Is it possible to “move on” from a traumatic event? What does it take to make peace with the thoughts and memories of a difficult past? How does society help or hinder individuals affected by PTSD?
These are just some of the questions explored by Etinosa Yvonne in her ongoing project, It’s All In My Head. The series merges layered photographic montages with interview extracts in order to reflect on the rising number of violent conflicts that have taken place in Nigeria over the years — most recently because of the deadly attacks of Boko Haram. In particular, Etinosa is interested in uncovering the psychological and emotional consequences that such experiences have had on survivors and witnesses.
Etinosa was born in Benin, Nigeria but currently lives and works as a freelance photographer in Abuja. After spending a few years in social media marketing, Etinosa resigned from her job in 2017 to pursue her primary interest: photography. Now, Etinosa spends her time presenting the world with thought-provoking visual narratives of underreported social issues as they affect everyday Nigerians.
It’s All In My Head is a poignant reflection on the internal states of survivors of terrorism and violent conflict. Etinosa’s carefully composed photographs point to the complexity and plurality of pain, memory and loss. Below, we chat to Etinosa to learn a bit more about her work:
It’s Nice That: Tell us about It’s All In My Head. How did the project come about?
Etinosa Yvonne: It’s All In My Head explores the coping mechanisms of survivors of terrorism and violent conflict through layered portraits of the survivors and the things they do to help them move forward. This project advocates for increased access to psychosocial support for survivors of terrorism and violent conflict in Nigeria, which, in turn, will improve their mental health.
Sometime in February this year I watched a documentary called Salam Neighbour. There was a young boy in the documentary that made me think about the state of mind of refugees and internally displaced people. The young boy happened to be a Syrian refugee living in Jordan, who, at the time, refused to go to school in the camp. After much persuasion by the producers of the documentary he opened up to them, and it became obvious that he was traumatised by the things he had witnessed in his country. It was for this reason he was unwilling to go to school. At the end of the documentary the young boy returns to school.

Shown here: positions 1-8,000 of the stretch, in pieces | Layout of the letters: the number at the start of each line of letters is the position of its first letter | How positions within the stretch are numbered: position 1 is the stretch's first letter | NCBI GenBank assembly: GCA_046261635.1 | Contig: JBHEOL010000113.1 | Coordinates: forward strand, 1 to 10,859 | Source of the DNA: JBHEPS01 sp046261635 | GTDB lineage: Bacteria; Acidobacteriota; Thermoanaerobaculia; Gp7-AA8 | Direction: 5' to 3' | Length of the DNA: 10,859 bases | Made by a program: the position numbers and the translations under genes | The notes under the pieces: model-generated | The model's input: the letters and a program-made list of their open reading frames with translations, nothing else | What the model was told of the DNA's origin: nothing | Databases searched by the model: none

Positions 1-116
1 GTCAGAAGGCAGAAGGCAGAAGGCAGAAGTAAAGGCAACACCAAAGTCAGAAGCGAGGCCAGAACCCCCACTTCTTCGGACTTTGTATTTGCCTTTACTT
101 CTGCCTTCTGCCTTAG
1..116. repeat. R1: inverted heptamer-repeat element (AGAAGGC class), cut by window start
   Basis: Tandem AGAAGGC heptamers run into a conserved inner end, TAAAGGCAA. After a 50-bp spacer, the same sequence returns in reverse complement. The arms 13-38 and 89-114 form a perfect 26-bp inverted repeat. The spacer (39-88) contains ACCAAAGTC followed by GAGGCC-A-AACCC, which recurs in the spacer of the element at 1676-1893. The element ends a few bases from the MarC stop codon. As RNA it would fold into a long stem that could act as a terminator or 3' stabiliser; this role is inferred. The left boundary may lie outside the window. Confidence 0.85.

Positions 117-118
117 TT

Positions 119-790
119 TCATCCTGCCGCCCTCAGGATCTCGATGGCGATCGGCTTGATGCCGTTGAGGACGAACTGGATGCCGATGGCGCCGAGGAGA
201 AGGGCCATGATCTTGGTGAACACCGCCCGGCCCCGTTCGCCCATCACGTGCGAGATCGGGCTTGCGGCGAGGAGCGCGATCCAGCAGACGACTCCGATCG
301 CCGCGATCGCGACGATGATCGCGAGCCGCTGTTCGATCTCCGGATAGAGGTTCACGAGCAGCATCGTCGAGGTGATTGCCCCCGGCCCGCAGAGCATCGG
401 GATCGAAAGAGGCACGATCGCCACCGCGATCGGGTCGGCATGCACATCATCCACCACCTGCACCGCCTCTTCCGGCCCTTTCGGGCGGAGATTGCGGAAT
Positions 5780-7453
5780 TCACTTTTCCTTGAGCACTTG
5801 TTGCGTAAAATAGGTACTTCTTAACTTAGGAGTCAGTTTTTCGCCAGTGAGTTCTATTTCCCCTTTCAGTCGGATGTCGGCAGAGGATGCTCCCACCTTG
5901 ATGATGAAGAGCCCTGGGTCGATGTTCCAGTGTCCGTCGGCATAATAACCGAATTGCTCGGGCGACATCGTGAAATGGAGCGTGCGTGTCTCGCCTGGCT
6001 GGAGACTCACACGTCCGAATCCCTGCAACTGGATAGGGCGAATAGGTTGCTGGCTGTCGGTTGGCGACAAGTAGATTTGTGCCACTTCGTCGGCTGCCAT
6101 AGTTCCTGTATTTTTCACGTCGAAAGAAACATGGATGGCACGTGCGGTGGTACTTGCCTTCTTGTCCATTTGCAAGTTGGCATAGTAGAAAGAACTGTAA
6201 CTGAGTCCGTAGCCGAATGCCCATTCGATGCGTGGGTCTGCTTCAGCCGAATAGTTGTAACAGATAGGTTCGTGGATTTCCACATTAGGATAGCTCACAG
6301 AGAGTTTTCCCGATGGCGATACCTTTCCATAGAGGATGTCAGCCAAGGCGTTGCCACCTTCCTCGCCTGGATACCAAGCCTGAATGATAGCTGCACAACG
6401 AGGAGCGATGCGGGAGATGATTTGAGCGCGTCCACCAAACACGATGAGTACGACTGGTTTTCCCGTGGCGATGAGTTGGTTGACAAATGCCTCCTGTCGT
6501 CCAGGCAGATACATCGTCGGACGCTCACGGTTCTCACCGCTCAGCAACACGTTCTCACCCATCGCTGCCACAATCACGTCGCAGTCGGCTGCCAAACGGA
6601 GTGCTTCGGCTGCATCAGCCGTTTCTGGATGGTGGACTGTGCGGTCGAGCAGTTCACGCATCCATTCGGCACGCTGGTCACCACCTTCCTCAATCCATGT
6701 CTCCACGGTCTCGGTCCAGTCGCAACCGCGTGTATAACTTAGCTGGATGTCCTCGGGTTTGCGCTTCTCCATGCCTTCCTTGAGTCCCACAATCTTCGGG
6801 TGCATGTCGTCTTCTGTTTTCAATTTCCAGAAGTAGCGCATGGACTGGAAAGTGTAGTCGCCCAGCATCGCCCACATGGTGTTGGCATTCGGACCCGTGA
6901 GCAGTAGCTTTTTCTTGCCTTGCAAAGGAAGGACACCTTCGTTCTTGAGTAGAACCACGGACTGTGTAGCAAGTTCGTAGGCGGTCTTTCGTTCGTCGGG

After viewing the documentary, I was curious to understand how some of the survivors of terrorism in Nigeria coped with their new, unpleasant reality amidst little or no psychosocial support.
EY: The norm here is that whenever there is an attack, humanitarian organisations, government agencies and others focus on providing relief materials, setting up make-shift clinics, schools — the list goes on. However, very little priority is given to assessing the mental health of the survivors. I started this project so that I could draw society’s attention to these survivors’ mental states.
During my chat with some of these survivors, I realise that a lot of them haven’t gotten over the sad events they witnessed. Some of them were never even asked about their experience nor about how they felt. Hence, while a lot of the survivors struggle with depression, PTSD, and vengeful thoughts, others have found solace in their existence and religion. I had initially planned to work with only survivors of Boko Haram attacks, but then I realised that my country, Nigeria, had been plagued by violent conflict in recent years. So I decided to work with survivors of terrorism and violent conflict.
INT: How does layered photography offer alternative expressive possibilities?
EY: By using layered portraits of the survivors and the things that they do to help them move forward, I try to show viewers what goes on inside these people’s heads.
INT: Can you tell us about why you decided to include quotations alongside the visuals?
EY: The quotes are excerpts from conversations I had with the survivors. This project is about the survivors, so I thought it was appropriate to ensure that everyone that comes across this project can read first-hand accounts about what the survivor went through —that is, in the words of the survivors — and their coping mechanisms, if they have any.